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The Iron Queen, Page 30

Julie Kagawa

Page 30


  Mab and Oberon stood at the edge of the crowd, both as still as the trees themselves. Beyond the rulers, the glimmering forest of steel stretched away into darkness.

  “We have given you everything we can,” Oberon said as we approached, his solemn voice echoing over the crowds. “From here on, we can only wish you luck, and wait. Everything is up to you now. ”

  Mab raised a hand, and a goblin stepped out of the crowd to stand before us, dressed in that leafy camouflage that made him look like a bush. “Snigg will take you to the edge of the forest where it becomes the Wasteland proper,” she rasped, her gaze lingering on Ash. “Beyond that, you’re on your own. None of our scouts have ever returned from venturing deeper. ”

  Oberon was still watching me, his green eyes unreadable in the shadows of his face. It seemed to me that the Erlking looked tired and haggard, but that could simply be a trick of the light. “Be careful, daughter,” he said in a voice meant only for me.

  I sighed. That was as much fatherly affection Oberon was going to dole out.

  “I will,” I told him, shifting my pack to my other shoulder. “And we won’t fail, I—” I barely stopped myself from saying “I swear,” not knowing whether I could keep that promise. “I won’t give up,” I finished instead. He gave me a brief nod. Ash bowed to his queen, and Puck grinned at Oberon, defiant to the end. I looked down at the goblin.

  “Let’s go, Snigg. ”

  The goblin bobbed and shuffled away into the trees, becoming nearly invisible in the brush. With Ash and Puck at my side, I stepped into the forest, following the bobbing mound of vegetation through the trees, and the camp soon faded behind us.

  “I RECOGNIZE THIS,” Ash muttered after several minutes of walking. Following the goblin scout, we ducked and wove around trees whose trunks looked like they’d been covered in mercury, shiny and metallic in the dappled light. “I think I know where we are. ”

  “Really. ” Puck sounded sarcastic. “I was wondering when you’d figure it out, prince. Granted, none of the masses knew how close they were, either, so props for knowing your history. ” He snorted. “You can bet both Oberon and Mab knew it, and deliberately didn’t let on. Typical. ”

  “Why?” I glanced around, seeing nothing unusual—beyond the strangeness of a completely metal forest, anyway. “Where are we?”

  “This is Fomorian territory,” Ash said, narrowing his eyes. “We’re heading right for Mag Tuiredh. ”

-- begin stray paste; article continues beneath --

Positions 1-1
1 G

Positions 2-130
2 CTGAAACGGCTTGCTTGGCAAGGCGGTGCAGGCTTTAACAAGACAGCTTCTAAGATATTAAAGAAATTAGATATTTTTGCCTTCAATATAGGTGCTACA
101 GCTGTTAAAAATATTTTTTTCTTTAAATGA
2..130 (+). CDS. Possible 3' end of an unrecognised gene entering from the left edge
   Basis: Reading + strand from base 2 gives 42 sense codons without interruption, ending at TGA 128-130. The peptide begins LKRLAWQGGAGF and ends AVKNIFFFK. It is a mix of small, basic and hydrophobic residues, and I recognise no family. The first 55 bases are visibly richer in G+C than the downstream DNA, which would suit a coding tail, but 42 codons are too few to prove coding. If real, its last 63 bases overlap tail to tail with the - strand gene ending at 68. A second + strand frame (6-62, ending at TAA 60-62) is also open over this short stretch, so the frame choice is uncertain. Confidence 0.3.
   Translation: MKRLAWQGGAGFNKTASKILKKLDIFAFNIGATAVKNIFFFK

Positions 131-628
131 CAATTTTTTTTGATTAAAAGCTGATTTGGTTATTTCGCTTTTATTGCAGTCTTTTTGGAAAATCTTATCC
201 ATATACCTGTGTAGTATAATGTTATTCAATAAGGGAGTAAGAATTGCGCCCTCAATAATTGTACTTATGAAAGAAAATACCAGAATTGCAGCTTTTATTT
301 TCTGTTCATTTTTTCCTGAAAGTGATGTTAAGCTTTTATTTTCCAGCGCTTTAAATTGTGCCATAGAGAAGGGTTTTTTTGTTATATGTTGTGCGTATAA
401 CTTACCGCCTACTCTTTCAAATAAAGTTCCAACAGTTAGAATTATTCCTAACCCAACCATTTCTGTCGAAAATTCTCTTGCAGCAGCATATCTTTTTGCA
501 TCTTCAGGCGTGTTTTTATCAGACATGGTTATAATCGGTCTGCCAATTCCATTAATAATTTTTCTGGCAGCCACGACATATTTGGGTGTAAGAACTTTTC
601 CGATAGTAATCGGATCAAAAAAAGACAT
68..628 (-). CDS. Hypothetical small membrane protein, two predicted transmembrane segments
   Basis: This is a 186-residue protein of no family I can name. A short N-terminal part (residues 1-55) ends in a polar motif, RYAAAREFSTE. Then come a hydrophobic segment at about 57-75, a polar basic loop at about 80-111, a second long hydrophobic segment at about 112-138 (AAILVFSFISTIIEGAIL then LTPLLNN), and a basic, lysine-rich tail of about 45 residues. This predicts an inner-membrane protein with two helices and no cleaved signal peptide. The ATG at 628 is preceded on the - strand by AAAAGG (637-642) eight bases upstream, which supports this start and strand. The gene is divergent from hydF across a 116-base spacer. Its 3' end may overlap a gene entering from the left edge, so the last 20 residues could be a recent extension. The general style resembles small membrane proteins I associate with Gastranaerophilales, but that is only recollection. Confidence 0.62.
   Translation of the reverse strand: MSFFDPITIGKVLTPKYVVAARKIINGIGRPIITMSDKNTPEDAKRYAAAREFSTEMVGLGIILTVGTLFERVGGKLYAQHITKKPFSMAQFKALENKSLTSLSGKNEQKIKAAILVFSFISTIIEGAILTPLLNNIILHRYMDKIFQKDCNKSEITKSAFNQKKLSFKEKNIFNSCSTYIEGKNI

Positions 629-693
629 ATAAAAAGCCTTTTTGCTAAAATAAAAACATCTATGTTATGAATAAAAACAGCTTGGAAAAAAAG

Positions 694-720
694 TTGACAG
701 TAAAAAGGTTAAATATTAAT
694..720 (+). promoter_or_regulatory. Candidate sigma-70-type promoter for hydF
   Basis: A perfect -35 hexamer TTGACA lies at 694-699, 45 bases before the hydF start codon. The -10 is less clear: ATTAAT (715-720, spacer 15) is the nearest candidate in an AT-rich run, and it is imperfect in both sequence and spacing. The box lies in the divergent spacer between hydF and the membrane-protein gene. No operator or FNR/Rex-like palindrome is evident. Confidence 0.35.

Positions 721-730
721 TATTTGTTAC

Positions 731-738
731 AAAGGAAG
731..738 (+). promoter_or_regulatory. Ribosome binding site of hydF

I blinked at Ash. “What’s Mag Tuiredh? What are Fomorians?”

  “An ancient race of giants, princess,” Puck answered, ducking a low-hanging branch. “Semiaquatic, clannish and the ugliest bastards you’d ever have the misfortune of seeing. Deformed and twisted, the lot of them. I’m talking onearmed, one-eyed terrors with hooves growing out of their heads, limbs in places they’re not supposed to be. One of their queens even had a set of teeth on each of her—”

  “Okay, I think I got it. ” I shuddered, skirting a bush with metal thorns growing out of it like needles. “So, are these giant things hostile? Do you think they’ve been killed by the iron?”

  “Oh, they were definitely hostile,” Puck continued cheerfully. “In fact, they were so hostile, we had a war with them, long, long ago. I think it was the only other time Summer and Winter cooperated, right prince? Oh, wait, you weren’t even around yet, were you?”

  “They’re extinct, Meghan,” Ash said, ignoring Puck. “They’ve been extinct for centuries. Summer and Winter completely wiped them out. Mag Tuiredh was their city. It’s nothing but ruins now, and generally everyone avoids it. It’s an evil place, full of curses and unknown monsters. One of the darker places of the Nevernever. ”

  “And the perfect place for the new Iron King,” I mused.

  We fell silent then, for the trees abruptly fell away and the Iron Kingdom stretched out before us.

  I remembered the heart of Machina’s realm, the flat, cracked plateau, spiderwebbed with lava, and the endless railroad that led to the black tower. This was different, a blasted, rocky desert with huge, jagged outcroppings and uneven hills. Looking closer, I saw that some of the hills were huge piles of junk: tires, pipes, smashed cars, rusty barrels, satellite dishes, broken computers and laptops, even the wing of an airplane. Street lamps grew out of the rocky ground or atop distant outcroppings, glimmering faintly in the haze. The corroded red moon, balanced atop two pointed ridges, seemed closer than ever.

  “Interesting,” Puck remarked, crossing his arms to his chest. “You know, I used to say Fomorian territory couldn’t get any worse than it was. Nice to know I can still be proven wrong once in a while. ”